I am a 24-year-old male with untreated sleep apnea for two years. Will this affect my cognitive abilities?

Q. Can obstructive sleep apnea affect the cognitive abilities of an individual?

Answered by
Dr. Saraswat Kumarshri Shriniwas
and medically reviewed by iCliniq medical review team.
This is a premium question & answer published on Mar 07, 2023

Hello doctor,

I am a 24-year-old male with mild to moderate untreated sleep apnea for two years. Will my cognitive abilities (ability to think, learn and concentrate) return to baseline after the initiation of CPAP therapy, or will there always be some permanent deficit? I took the Covid vaccine three months ago, and I wonder if this could have aggravated neuro-inflammation to the effect that I will become permanently less intelligent. I would also like to know if this could have delayed my cognitive growth because the brain does stop growing until 25 or even older. My breath rate is about 17 to 19 breaths per minute while I sleep on my back, and it goes down to 14 breaths per minute when I sleep on my stomach. Kindly help.



Welcome to icliniq.com.

I do not see any reason for your cognitive abilities not to return to baseline after treatment for obstructive sleep apnea. The first thing to do would be to confirm obstructive sleep apnea and get proper AHI (apnea-hypopnea index) from a polysomnography study. I would not suggest going ahead without a proper sleep study. I think you are getting a bit too worried about the cognitive side effects of the condition. I do not see any reason for permanent damage or deterioration with two years of untreated mild-moderate obstructive sleep apnea at your age. I would also suggest ruling out depression as it may make you worried and pessimistic and itself has cognitive symptoms involving memory, thinking, and concentration. Based on the watch date, I would suggest going stepwise and not jumping onto CPAP (continuous positive airway pressure). I hope this was helpful.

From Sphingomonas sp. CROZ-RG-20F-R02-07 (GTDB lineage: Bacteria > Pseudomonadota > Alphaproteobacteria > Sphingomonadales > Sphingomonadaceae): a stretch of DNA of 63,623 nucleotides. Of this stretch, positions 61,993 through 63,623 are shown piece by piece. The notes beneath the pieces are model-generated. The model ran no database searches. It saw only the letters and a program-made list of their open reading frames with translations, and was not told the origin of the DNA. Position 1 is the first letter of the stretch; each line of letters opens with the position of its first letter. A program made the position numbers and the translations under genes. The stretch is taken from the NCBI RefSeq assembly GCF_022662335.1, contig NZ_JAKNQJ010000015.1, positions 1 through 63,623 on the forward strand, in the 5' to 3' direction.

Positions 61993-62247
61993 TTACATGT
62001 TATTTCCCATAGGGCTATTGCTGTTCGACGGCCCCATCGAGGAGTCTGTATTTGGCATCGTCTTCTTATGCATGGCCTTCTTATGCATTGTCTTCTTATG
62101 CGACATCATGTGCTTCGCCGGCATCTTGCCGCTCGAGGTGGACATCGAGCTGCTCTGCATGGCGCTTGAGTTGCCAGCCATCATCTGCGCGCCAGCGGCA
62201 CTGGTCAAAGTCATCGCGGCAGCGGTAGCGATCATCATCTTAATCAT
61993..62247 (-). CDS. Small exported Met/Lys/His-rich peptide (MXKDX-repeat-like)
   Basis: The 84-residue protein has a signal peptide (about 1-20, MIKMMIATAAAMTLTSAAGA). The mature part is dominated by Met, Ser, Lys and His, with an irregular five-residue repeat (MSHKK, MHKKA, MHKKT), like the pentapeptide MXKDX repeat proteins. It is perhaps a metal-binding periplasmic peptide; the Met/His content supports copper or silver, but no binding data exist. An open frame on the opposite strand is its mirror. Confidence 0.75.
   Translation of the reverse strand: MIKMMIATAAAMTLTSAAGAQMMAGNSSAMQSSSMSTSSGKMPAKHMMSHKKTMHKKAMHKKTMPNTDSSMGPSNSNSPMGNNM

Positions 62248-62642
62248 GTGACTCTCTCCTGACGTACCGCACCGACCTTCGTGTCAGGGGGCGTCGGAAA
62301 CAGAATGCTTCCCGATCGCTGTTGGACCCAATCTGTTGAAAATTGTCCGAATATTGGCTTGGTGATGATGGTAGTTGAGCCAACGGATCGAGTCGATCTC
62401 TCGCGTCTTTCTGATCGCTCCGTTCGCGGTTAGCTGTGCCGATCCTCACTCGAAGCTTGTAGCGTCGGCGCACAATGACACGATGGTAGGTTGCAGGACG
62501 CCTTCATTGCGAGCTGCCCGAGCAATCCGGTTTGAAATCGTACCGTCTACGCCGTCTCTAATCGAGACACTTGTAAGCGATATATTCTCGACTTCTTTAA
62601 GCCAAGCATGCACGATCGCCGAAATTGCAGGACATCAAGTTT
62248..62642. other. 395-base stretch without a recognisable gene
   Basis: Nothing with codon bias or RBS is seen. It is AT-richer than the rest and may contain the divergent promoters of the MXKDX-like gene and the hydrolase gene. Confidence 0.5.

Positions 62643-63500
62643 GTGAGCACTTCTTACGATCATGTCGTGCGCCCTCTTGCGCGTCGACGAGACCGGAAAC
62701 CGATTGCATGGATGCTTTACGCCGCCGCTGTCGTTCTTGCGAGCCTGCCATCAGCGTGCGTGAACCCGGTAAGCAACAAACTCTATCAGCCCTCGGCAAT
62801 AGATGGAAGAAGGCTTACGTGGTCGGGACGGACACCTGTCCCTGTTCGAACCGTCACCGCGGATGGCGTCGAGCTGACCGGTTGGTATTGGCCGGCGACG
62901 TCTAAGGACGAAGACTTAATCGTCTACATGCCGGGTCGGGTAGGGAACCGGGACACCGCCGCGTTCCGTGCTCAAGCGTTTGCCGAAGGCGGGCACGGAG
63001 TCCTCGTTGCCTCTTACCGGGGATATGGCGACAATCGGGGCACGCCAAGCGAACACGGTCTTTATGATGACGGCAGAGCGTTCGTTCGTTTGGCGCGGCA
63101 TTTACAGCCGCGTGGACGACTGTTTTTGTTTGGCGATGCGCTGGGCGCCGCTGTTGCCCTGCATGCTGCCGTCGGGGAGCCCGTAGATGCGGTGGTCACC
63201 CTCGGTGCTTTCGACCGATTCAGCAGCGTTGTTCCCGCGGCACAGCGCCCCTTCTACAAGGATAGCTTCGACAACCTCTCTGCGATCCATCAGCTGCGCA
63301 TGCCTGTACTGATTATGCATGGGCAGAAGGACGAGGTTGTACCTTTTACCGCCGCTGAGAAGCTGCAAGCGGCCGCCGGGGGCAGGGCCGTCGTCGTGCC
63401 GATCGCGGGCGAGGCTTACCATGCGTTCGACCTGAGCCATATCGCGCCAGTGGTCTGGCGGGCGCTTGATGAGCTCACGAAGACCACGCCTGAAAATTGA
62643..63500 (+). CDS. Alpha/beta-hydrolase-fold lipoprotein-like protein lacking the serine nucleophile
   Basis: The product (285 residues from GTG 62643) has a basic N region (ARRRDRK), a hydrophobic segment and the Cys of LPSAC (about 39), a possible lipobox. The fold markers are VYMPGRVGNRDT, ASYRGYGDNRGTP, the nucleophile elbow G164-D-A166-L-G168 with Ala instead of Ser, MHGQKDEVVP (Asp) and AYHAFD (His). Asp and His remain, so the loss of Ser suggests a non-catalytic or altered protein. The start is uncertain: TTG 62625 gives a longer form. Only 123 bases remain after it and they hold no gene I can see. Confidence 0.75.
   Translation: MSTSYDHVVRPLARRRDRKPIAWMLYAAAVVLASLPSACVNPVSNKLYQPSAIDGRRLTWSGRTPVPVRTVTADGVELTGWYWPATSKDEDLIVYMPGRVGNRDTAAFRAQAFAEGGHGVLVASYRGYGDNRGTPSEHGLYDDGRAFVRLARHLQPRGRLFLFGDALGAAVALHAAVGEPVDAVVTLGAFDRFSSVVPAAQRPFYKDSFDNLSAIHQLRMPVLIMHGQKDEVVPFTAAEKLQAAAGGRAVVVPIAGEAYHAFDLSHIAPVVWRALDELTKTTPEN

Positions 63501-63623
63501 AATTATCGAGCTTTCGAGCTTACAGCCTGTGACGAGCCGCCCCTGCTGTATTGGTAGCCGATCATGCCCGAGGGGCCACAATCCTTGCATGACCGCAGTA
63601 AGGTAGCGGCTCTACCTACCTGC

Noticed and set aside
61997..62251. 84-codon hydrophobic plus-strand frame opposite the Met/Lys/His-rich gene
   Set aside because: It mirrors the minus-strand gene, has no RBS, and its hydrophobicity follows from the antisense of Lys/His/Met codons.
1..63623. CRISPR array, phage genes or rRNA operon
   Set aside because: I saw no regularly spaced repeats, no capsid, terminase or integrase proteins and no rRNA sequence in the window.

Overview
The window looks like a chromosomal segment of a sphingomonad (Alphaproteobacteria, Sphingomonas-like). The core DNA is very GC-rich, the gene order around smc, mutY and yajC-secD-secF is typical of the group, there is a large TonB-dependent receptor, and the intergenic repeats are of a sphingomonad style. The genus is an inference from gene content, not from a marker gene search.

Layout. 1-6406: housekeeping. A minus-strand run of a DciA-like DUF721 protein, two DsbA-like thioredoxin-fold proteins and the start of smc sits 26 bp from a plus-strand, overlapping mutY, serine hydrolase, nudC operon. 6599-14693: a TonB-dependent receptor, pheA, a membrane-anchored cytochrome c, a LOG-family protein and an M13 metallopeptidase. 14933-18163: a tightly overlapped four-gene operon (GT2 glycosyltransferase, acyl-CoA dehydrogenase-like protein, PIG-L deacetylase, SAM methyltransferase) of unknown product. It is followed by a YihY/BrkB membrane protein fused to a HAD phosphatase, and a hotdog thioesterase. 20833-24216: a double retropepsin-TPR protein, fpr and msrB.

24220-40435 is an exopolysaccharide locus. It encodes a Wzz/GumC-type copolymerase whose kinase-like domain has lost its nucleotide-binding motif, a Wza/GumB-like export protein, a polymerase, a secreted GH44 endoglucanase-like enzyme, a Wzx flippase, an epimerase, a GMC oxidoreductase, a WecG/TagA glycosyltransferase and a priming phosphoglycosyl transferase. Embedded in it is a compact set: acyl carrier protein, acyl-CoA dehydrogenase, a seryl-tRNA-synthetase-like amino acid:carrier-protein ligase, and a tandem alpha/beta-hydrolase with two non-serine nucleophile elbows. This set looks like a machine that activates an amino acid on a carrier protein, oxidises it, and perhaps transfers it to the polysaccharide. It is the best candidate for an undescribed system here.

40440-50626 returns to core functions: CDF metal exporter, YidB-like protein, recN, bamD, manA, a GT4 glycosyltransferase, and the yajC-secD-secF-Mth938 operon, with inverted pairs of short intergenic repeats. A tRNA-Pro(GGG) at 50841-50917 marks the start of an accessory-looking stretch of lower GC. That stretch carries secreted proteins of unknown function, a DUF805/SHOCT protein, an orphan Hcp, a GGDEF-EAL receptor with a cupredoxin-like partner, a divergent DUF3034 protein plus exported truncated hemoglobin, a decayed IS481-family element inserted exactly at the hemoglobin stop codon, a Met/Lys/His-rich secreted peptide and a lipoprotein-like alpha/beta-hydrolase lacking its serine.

Thank you.

Hello doctor,

Thank you. I want to point out that I did the test from a take-home sleep study, not a sleep watch. I only entered "sleep watch" as a description of the evidence I attached because "sleep study" was not available as an option. If you have read the medical files I have attached, my RDI is 17.8, which is quite high. The report was also interpreted by my ENT doctor, who specializes in sleep apnea, and he said that my low AHI might have been because the device did not measure chest movements and airflow, so essentially the device missed out on the hypomanic episodes that could have shown up had those been measured. I have scheduled a new sleep study with him with a device that measures those. I do not have depression as I do not lack motivation, and my only problem is persistent fatigue, difficulty with concentration, thinking, problem-solving, and formulating sentences (I stumble over my words a lot). Due to this, I am having a problem with my studies, and I have been suffering for two years. I agree that I feel pessimistic about my prognosis because of how much I have suffered, but that is not my concern: I want to know the prognosis for a patient like myself objectively. I don't want to become less intelligent for the rest of my life due to sleep apnea which has gone untreated for the last two years. I have heard that the effects on intelligence (represented in IQ) are greater if you have sleep apnea at a young age than in old age. I am also worried that my brain could have been growing since two years ago when I was 22 and that it was slowed down because of the sleep apnea, which in effect would result in a decrease in IQ (because I would have grown slower intellectually than I used to before having sleep apnea).



Welcome back to icliniq.com.

I appreciate your clarification. We first need to ascertain the degree of cognitive disturbance we are dealing with. I recommend a thorough battery of cognitive tests which objectively measure your score on various cognitive abilities like attention, memory, and judgment to get a baseline. You could also get a brain MRI (magnetic resonance imaging) to check for brain volume and rule out any ischemic insult. It is only after knowing the degree of cognitive disability and ruling out any structural change that we will be able to predict the prognosis. Generally, if there is no structural change in the brain and the degree of deficit in cognitive functioning is mild, you can expect a full recovery and no harm to your IQ. I hope that is the issue in your case. I hope this was helpful.

Thank you.

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